October 19, 2018

The US Yield Curve: Should We Fear Inversion?

“Predictive power” of the yield curve may not be so predictive this time around.

There has been a lot of talk this year about the flattening of the US yield curve—which is a graphical representation of the spread between short- and long-term interest-rate instruments.

In the past, when spreads between short- and long-term rates narrow, it typically suggests that the market believes economic growth and inflation are not sustainable and will fall in the future.

However, our senior investment leaders make a case that the “predictive power” of the yield curve when it comes to the US economy may not really be so predictive this time around.

Why the Yield Curve Is Flattening

Through monetary policy actions—that is, buying or selling securities—the US Federal Reserve (Fed) has control over two short-term interest rates, the discount rate and the fed funds rate. The fed funds rate (considered the “benchmark” rate) is the rate which banks and other depository institutions lend money to each other on an overnight basis.

It is this rate that is more often manipulated, and typically impacts other short-term lending rates along the yield curve. Since 2015, the Fed has been increasing this benchmark rate in response to a growing US economy, and other short-term rates have followed.

Meanwhile, various factors have kept a lid on long-term rates for much of this year. And some market observers have noted, without another quantitative easing program, the Fed can’t control the long end of the yield curve, represented by instruments such as 10- and 30-year Treasuries.

Simply put, we have seen the Fed raise short-term rates without a corresponding rise in long-term rates, causing a flattening of the curve.

US Yield Curve as a Recession Indicator

The spread between long-term and short-term rates has historically been considered a closely watched indicator used to gauge the health of the economy. In the past, changes in the yield curve have been a useful barometer to determine what phase of the cycle the US economy is currently in.

As the yield curve has flattened over the course of this year, some investors may be wondering if the yield curve could eventually invert, or fall below zero.

In this article, Ed Perks, CIO of Franklin Templeton Multi-Asset Solutions, points out that an inverted yield curve has been an indicator of US recessions in the past. As the chart below shows, the gap between two-year and 10-year Treasury notes narrowed to roughly 24 basis points in August, and the yield curve compressed to a level not seen since August 2007.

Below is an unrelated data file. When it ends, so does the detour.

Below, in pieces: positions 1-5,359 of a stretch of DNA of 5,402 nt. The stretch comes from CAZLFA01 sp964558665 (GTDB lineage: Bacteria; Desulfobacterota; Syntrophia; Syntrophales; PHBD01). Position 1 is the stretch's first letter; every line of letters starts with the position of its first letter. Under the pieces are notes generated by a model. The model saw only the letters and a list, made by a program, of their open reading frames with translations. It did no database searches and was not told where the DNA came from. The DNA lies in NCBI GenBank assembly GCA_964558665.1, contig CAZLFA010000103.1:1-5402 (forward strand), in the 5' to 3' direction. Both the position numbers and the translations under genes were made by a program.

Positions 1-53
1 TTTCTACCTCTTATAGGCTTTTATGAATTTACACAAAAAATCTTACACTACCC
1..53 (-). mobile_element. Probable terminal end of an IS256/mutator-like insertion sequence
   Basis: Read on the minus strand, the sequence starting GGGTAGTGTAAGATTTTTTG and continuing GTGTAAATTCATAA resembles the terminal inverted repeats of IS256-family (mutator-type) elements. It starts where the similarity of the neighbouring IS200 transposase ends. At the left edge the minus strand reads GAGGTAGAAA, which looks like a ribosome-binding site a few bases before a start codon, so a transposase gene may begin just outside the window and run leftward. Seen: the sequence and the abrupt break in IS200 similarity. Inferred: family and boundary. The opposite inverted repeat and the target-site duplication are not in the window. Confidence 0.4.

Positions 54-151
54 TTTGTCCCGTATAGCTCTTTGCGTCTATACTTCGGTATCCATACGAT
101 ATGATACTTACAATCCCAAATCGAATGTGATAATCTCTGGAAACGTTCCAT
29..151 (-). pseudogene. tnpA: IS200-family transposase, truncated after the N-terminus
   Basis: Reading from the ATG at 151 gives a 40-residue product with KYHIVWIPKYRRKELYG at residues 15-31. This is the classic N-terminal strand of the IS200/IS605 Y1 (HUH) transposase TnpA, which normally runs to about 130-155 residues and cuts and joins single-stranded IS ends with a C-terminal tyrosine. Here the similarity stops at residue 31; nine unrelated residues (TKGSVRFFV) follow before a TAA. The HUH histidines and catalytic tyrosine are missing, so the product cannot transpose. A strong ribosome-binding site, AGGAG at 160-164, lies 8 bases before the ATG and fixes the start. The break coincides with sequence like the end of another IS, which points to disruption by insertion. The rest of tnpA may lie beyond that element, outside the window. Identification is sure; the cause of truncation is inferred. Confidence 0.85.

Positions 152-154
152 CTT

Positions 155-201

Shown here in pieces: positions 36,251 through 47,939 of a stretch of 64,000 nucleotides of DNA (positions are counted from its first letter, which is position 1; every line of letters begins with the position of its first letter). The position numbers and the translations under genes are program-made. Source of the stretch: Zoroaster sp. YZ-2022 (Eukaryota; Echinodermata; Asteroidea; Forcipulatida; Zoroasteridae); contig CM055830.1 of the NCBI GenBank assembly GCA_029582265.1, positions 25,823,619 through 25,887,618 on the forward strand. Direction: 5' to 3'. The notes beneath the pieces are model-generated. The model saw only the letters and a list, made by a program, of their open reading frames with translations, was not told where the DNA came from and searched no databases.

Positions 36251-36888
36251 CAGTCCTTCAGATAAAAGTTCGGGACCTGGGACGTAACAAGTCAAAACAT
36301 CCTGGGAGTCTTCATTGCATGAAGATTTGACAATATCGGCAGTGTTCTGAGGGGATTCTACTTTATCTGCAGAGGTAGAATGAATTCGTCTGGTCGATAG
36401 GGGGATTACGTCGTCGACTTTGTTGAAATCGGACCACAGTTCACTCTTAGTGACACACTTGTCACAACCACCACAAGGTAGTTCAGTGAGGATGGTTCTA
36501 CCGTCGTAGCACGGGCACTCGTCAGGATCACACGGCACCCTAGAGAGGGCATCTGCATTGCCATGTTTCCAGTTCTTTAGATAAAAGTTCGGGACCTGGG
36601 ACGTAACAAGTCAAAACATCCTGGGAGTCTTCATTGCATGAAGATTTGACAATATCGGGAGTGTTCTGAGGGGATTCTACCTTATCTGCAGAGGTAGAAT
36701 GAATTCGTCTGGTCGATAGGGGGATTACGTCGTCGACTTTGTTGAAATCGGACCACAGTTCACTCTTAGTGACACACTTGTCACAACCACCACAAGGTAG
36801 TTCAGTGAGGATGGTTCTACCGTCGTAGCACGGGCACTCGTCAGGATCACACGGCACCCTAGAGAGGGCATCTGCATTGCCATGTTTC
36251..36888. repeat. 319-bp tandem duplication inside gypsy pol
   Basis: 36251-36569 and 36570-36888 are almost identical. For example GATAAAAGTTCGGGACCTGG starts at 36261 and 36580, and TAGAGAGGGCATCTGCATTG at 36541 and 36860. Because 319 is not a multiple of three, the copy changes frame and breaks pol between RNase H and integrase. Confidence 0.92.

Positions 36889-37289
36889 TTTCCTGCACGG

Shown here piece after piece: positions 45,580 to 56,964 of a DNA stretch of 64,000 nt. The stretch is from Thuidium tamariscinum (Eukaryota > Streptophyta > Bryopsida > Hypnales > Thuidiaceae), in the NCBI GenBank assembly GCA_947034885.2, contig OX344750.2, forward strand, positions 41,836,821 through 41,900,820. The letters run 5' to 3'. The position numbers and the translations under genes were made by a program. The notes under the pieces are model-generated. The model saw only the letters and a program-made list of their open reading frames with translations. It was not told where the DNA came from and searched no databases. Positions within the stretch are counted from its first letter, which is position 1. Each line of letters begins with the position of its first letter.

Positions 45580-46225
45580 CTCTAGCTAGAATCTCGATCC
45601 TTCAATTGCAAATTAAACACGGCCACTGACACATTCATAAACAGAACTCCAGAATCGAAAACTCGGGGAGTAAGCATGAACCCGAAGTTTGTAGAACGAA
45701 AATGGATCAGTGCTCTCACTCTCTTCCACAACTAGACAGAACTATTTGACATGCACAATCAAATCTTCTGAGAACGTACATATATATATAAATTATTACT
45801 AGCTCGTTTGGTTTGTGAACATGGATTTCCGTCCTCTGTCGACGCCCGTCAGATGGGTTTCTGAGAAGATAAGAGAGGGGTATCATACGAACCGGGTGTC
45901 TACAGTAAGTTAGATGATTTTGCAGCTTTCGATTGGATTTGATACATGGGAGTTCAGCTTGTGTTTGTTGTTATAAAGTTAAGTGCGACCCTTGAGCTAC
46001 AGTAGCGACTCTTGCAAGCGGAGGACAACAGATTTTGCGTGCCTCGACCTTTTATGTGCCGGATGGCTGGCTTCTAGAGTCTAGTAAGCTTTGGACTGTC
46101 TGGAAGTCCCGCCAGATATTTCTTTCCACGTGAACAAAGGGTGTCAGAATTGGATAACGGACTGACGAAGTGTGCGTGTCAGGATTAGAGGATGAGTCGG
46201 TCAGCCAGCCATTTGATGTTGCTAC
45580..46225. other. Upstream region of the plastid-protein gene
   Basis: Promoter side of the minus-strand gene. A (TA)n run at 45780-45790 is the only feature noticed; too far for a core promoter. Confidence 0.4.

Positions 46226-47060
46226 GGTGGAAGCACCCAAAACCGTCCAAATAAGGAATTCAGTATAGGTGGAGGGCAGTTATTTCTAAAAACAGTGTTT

Yield Curve Has Signaled Recessions in the Past

US 10-Year Minus 2-Year Treasury Yields (June 1, 1976 – September 30, 2018)

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Sources: Franklin Templeton Capital Markets Insights Group; St. Louis Federal Reserve Bank.

“This metric is closely watched due to its apparent predictive value—every recession in the past 60 years has been preceded by the yield curve inverting, or falling below zero.

- Edward Perks

Why an Inverted Yield Curve May Be Losing Significance

Even if the yield curve inverts, some of our senior investment leaders have seen signs the predictive power of the yield curve may not be as powerful as it has been in the past. For example, in early September, a leading Fed official argued that the central bank should not be inhibited by a potential inversion of the yield curve in determining the optimal path for monetary policy.

In this article, Chris Molumphy chief investment officer, Franklin Templeton Fixed Income Group, says in this era of global quantitative easing, central banks are acting on the markets in an untraditional way. For example, after the 2008 financial crisis, the Fed purchased significant volumes of Treasuries at longer maturity dates, as the charts below show. Molumphy says this Fed buying has impacted the price of securities, meaning there are non-fundamental forces at work.

Fed Increased Treasury Security Holdings Post-Crisis

Federal Reserve Balance Sheet (USD in Thousands) January 14, 2009 to August 1, 2018

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Sources: Franklin Templeton Capital Markets Insights Group, US Federal Reserve, Bloomberg, as of August 1, 2018.

Fed’s Longer-Date US Treasury Holdings

Federal Reserve Treasury Holdings by Maturity (Par Amount as of August 2018)

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Sources: Franklin Templeton Capital Markets Insights Group, US Federal Reserve, Bloomberg, as of August 1, 2018. The chart shows US Treasury securities held by the Federal Reserve: All maturities through 2048.

Investment Implications

Overall, our senior investment professionals are optimistic about continued US economic growth, and are not concerned about a possible recession―at least not yet.

That said, Ed Perks says, should the US economy start to show some typical end-of-cycle signs, such as slowing earnings momentum or inverted yield curves, he would expect to reassess the situation.

But for now, given the solid US economic backdrop, Molumphy thinks it’s healthy for the Fed to continue its gradual tightening path.

“We continue to view the Fed’s normalization of rates as a positive and the biggest market risks are probably non-fundamental ones. The United States is pretty far into its current economic expansion cycle, and it is prudent to have a lot of ammunition at the end of the cycle to be prepared for the next recession.”

- Chris Molumphy